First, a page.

Naphtha prices to remain strong in 2010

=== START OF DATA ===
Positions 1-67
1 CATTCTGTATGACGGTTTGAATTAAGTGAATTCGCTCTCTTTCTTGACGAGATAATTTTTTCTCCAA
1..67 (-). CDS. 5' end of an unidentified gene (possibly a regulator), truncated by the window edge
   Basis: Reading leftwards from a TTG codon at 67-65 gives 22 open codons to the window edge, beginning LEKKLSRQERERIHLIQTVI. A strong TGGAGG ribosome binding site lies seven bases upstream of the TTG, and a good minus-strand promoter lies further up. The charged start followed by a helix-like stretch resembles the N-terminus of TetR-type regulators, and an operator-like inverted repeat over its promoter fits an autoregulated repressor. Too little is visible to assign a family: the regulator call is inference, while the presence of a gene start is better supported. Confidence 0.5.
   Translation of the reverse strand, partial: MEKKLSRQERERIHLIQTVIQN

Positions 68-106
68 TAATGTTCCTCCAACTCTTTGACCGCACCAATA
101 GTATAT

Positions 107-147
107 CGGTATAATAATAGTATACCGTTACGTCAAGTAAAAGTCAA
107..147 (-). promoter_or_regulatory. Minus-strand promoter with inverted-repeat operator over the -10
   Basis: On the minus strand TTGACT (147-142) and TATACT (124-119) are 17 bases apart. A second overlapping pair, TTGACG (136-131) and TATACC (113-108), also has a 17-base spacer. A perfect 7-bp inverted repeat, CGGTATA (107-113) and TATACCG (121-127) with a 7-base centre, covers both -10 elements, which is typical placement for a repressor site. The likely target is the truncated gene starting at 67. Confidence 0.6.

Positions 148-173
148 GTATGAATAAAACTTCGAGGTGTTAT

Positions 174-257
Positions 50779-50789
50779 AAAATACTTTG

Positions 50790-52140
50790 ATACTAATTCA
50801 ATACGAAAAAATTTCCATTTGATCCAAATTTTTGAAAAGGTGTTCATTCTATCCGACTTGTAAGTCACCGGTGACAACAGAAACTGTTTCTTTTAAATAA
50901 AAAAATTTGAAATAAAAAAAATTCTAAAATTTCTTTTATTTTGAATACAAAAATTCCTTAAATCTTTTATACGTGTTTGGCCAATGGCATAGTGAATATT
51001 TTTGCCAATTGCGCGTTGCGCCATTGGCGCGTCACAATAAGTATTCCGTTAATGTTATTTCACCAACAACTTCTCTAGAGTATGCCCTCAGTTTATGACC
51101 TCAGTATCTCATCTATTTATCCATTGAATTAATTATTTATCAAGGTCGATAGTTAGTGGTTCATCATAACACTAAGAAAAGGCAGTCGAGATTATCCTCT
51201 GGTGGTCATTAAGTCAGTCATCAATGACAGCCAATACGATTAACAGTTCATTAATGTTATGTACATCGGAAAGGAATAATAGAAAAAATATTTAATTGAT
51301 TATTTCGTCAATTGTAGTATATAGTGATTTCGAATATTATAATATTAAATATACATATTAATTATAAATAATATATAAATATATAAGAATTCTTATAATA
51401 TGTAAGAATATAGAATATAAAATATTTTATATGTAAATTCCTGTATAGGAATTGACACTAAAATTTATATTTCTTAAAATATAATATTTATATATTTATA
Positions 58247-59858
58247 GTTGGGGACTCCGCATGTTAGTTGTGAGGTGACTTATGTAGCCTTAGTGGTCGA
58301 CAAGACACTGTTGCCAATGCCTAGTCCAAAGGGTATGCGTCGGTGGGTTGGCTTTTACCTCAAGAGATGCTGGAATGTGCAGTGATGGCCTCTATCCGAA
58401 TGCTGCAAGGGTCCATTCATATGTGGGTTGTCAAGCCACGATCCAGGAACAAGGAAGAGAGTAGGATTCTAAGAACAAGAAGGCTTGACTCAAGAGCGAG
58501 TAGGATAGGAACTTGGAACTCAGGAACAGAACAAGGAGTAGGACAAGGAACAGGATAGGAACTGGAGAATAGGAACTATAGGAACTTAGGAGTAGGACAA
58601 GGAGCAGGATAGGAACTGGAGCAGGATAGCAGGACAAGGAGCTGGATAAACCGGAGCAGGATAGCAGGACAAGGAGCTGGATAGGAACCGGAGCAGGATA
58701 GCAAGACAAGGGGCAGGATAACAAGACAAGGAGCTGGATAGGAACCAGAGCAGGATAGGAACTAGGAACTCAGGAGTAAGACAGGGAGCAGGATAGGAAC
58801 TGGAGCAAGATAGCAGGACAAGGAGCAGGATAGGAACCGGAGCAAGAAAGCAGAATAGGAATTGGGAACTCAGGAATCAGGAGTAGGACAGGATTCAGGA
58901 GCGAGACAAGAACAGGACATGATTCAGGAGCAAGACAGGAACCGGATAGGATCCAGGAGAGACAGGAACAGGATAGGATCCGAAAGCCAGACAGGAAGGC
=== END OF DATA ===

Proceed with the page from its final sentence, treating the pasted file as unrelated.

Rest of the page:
Demand from the Asian petrochemical sector remained strong with cracker operators running their plants at high rates amid improved margins for downstream polymers driven by strong demand from China as per ICIS. Naphtha prices in Asia are expected to continue in strength in 2010 as supplies constraints persist amid recovering demand in the region. Supplies have been limited in Asia on reduced refinery runs, principally in Japan and Korea, implemented due to poor refining economics particularly for distillates. February physical cargoes were recently purchased by end-users at premiums above US$20/ton CFR Northeast Asia, up from around US$10-12/ton in November. Supplies in the region continue to be limited and delays in arbitrage shipments of naphtha from the Mediterranean have pushed up premiums. The shipments of 500,000-800,000 tons are estimated to arrive in Asia by end of January and February 2010. However, this volume is deemed as insufficient to ease supply concerns. Also adding to supply woes will be reduced naphtha exports in January. At these levels, exports will be about 100,000 tons lower than in the previous two months. Supplies from the Middle East were also reduced as naphtha has been diverted as feedstock for domestic petrochemical facilities. Tight supply and strong end-demand in Asia have taken a toll on crack values and outright prices. Naphtha crack spreads between H1-February open-spec naphtha and February ICE Brent futures rose above US$176/ton, the highest level in 20 months. The first week of December saw open-spec naphtha prices hit a high of US$751/ton CFR Japan, the highest outright price in 14 months. Open-spec prices have since, dipped to hover above US$700/ton CFR NE Asia. At least 22 crackers would likely be shut for maintenance in 2010 compared with 15 facilities taken off line in 2009. 8 crackers in Japan are scheduled to undergo maintenance turnarounds in 2010. 6 crackers in Asia with a combined capacity of around 2.5-3 mln tpa are expected to be taken off line in Q1-2010.While the heavy turnaround schedule at regional crackers in 2010 could weigh down on the naphtha market, the expected start-up of three new crackers should ease the impact on demand.
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